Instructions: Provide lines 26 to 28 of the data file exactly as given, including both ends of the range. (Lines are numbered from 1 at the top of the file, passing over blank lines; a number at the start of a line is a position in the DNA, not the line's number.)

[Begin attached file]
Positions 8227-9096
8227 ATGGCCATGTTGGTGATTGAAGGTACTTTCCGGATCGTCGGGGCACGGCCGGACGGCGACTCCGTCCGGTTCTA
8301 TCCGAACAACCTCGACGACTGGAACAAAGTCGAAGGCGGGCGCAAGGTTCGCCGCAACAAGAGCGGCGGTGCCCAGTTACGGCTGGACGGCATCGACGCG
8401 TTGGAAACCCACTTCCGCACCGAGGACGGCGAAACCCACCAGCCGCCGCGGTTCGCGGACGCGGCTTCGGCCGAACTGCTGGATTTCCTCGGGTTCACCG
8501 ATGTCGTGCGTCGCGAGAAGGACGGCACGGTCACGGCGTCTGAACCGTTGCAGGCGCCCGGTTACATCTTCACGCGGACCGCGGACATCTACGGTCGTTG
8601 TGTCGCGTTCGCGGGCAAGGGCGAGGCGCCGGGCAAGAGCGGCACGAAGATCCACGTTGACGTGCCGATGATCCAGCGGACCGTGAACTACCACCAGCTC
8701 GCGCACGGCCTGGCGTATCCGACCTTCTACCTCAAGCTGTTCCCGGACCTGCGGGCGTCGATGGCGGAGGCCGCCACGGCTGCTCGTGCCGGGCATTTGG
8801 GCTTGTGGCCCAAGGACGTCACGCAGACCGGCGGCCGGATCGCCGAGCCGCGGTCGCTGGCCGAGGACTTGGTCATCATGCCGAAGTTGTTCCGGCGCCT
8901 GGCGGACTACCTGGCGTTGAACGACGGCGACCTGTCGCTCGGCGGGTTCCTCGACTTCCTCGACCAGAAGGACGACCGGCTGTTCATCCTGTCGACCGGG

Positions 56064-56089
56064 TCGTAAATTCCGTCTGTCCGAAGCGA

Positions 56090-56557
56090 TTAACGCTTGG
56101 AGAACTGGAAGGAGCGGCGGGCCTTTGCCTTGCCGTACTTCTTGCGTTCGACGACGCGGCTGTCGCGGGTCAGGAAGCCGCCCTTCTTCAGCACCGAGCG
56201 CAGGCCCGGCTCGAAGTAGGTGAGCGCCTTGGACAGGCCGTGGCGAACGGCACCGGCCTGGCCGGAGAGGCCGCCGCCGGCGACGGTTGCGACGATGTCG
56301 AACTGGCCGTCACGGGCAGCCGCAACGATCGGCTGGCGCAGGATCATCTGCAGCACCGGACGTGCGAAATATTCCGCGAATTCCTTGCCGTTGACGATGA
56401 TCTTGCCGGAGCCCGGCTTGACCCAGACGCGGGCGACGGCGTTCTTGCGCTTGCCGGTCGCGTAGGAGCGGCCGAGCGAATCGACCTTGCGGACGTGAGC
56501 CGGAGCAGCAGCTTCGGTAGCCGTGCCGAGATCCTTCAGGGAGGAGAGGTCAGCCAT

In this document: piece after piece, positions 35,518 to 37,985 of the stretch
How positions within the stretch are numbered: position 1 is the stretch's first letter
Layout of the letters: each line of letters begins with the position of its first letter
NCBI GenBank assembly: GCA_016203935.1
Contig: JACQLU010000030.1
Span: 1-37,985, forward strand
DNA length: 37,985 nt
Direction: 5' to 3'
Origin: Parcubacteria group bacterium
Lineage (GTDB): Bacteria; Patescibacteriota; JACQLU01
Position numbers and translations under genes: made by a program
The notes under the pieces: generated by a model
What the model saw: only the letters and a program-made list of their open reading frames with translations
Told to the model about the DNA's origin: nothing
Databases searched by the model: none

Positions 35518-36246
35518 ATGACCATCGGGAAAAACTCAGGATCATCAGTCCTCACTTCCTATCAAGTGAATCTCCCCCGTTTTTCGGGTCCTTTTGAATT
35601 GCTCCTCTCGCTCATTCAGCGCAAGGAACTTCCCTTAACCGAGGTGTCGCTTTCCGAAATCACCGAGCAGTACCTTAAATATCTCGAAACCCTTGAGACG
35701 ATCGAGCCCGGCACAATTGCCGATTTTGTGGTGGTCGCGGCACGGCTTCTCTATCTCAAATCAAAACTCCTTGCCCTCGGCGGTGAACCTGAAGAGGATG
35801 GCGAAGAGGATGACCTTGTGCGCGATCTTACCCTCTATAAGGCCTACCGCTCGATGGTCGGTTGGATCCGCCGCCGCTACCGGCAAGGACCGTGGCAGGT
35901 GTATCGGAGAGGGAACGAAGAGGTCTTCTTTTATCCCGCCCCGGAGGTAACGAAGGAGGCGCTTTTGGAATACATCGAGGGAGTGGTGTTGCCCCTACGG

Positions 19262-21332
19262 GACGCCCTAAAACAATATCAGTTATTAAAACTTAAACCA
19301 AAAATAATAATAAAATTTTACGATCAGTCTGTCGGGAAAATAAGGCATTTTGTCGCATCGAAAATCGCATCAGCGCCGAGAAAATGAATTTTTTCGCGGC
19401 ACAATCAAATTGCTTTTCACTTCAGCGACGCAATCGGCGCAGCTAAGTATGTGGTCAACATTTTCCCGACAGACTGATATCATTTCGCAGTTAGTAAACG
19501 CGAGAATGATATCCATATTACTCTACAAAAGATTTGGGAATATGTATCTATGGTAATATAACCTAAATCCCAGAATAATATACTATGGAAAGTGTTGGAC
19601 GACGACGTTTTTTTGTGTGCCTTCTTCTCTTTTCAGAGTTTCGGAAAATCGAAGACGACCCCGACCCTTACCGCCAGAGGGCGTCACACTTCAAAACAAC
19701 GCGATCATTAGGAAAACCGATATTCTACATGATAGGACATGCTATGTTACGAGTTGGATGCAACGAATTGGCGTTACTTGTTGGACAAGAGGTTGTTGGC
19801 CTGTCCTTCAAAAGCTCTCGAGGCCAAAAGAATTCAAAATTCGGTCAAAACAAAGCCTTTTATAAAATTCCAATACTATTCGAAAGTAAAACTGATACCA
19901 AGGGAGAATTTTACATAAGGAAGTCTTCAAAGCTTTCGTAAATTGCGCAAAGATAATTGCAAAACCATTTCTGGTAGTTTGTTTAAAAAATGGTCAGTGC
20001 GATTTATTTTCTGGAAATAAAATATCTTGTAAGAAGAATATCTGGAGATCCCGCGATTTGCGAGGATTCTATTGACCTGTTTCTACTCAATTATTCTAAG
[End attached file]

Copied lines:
Direction: 5' to 3'
Origin: Parcubacteria group bacterium
Lineage (GTDB): Bacteria; Patescibacteriota; JACQLU01